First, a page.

The Charity Commission has announced its new strategic direction, which will require higher standards of conduct among charities to avoid the sector becoming 'complicit in its decline'.
In a speech delivered yesterday, Baroness Stowell said charities and the regulator need to meet public expectations if the ‘concept of charity is to survive’ and maximise its positive impact in society.
Stowell said charities need to demonstrate charitable behaviour and attitude across all areas of their work, as part of the regulator’s new strategy.
“I truly believe that unless all of us involved in charity – that means all charities, and the Commission as regulator, take steps now to promote what is special about charity, and to meet legitimate public expectations of charity, then we risk being complicit in its decline,” she said.
“All of us must recognise our collective responsibility as custodians of what it means to be a charity in the eyes of the public. We must all fulfil our responsibility for making the changes needed.”
Stowell pointed to research that shows the majority of people, regardless of their background or wider views on charity, agree that charities should display high standards of conduct.
“We have firm evidence of near universal accord among the public on this basic expectation: that a charity, to inspire trust, must be more than an organisation with laudable aims. It must be a living example of charitable purpose, charitable attitude, and charitable behaviour. It must behave like a charity, not just call itself a charity because of the aims it has and the work it does.”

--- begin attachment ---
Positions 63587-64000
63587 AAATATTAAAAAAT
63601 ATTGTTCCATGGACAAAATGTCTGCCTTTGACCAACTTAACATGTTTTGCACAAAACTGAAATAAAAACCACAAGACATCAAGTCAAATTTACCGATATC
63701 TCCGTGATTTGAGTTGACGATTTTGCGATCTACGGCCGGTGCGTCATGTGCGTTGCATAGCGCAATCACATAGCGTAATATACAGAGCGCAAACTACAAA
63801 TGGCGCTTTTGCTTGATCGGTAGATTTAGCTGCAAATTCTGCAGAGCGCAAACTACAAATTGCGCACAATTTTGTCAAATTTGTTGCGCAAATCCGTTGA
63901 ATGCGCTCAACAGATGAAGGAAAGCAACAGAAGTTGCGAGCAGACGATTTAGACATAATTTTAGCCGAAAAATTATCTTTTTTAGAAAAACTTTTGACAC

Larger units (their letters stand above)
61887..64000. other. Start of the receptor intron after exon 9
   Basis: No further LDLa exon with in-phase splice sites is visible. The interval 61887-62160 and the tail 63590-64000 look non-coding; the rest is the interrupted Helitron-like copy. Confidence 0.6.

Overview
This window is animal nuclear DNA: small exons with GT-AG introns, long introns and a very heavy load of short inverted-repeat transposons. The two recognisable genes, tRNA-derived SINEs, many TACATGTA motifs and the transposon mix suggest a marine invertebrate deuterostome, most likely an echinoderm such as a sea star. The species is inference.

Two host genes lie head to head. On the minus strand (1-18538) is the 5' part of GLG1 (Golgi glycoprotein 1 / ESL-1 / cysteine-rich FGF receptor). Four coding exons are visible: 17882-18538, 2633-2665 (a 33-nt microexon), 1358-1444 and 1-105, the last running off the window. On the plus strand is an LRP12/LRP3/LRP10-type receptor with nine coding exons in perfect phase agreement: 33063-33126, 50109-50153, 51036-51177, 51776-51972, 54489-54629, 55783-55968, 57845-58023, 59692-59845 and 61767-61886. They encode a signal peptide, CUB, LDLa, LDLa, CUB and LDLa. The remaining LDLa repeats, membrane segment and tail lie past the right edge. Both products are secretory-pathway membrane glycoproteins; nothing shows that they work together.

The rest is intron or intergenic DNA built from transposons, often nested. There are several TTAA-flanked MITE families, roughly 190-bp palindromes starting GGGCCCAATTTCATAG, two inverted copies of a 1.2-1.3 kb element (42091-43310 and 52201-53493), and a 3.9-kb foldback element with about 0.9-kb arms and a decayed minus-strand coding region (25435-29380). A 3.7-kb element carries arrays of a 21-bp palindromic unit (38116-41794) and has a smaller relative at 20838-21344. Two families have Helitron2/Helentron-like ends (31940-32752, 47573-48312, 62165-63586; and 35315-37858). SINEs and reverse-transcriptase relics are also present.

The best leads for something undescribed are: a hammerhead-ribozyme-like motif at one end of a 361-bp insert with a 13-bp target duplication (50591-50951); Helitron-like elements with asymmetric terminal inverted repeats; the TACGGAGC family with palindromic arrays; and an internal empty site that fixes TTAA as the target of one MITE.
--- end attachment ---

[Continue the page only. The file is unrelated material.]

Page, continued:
In turn, Stowell said the regulator will seek to change some of its processes to “offer more, and amount to more in the years ahead” so that it can help to maximise the benefit of charity.
“We must now steer a new course, if we are to do our duty by the public we serve. The Commission cannot afford – literally or metaphorically – to see the fulfilment of our statutory functions as the totality of its mission.
“We must be able to demonstrate what we stand for in ways that chime with people’s lives, concerns and interests, and to achieve this, what we stand for must be greater than simply the sum of what we do. We must be an organisation led by purpose.”
The Commission’s new strategy will set out five core strategic objectives for the regulator:
• holding charities to account
• dealing with wrongdoing and harm
• informing public choice
• giving charities the understanding and tools they need to succeed
• keeping charity relevant for today’s world
On informing public choice, Stowell said the Commission will need to improve the way it holds and displays data on charities.
“I’m not convinced that the way we gather, hold, and report information about charities is as purposeful and useful as it should be. Working with others, I want us to become less of a warehouse for charity data, and more of a curator of knowledge about individual charities, and about the sector. If we do that well, we are handing the public power, and in turn giving them some confidence in charity more widely.”
Furhermore, Stowell has committed to working constructively with charities to ensure the Commission’s positive purpose can be fulfilled.
“I am clear that we can only achieve our purpose if we have the right relationship with the charities we regulate. I see no benefit in a deliberately adversarial approach.
"I will not measure my success in the number of public fights I pick. I will not feel stronger for having criticised charities. And I fully expect that, in pursuing our purpose, my team and I will be championing charitable behaviour, as much as we will be required to draw attention to shortcomings or failings. […]. Charities and the Commission have a shared, collective responsibility for ensuring that the concept of Charity survives into future generations, and to enable charities to maximise the good they do.”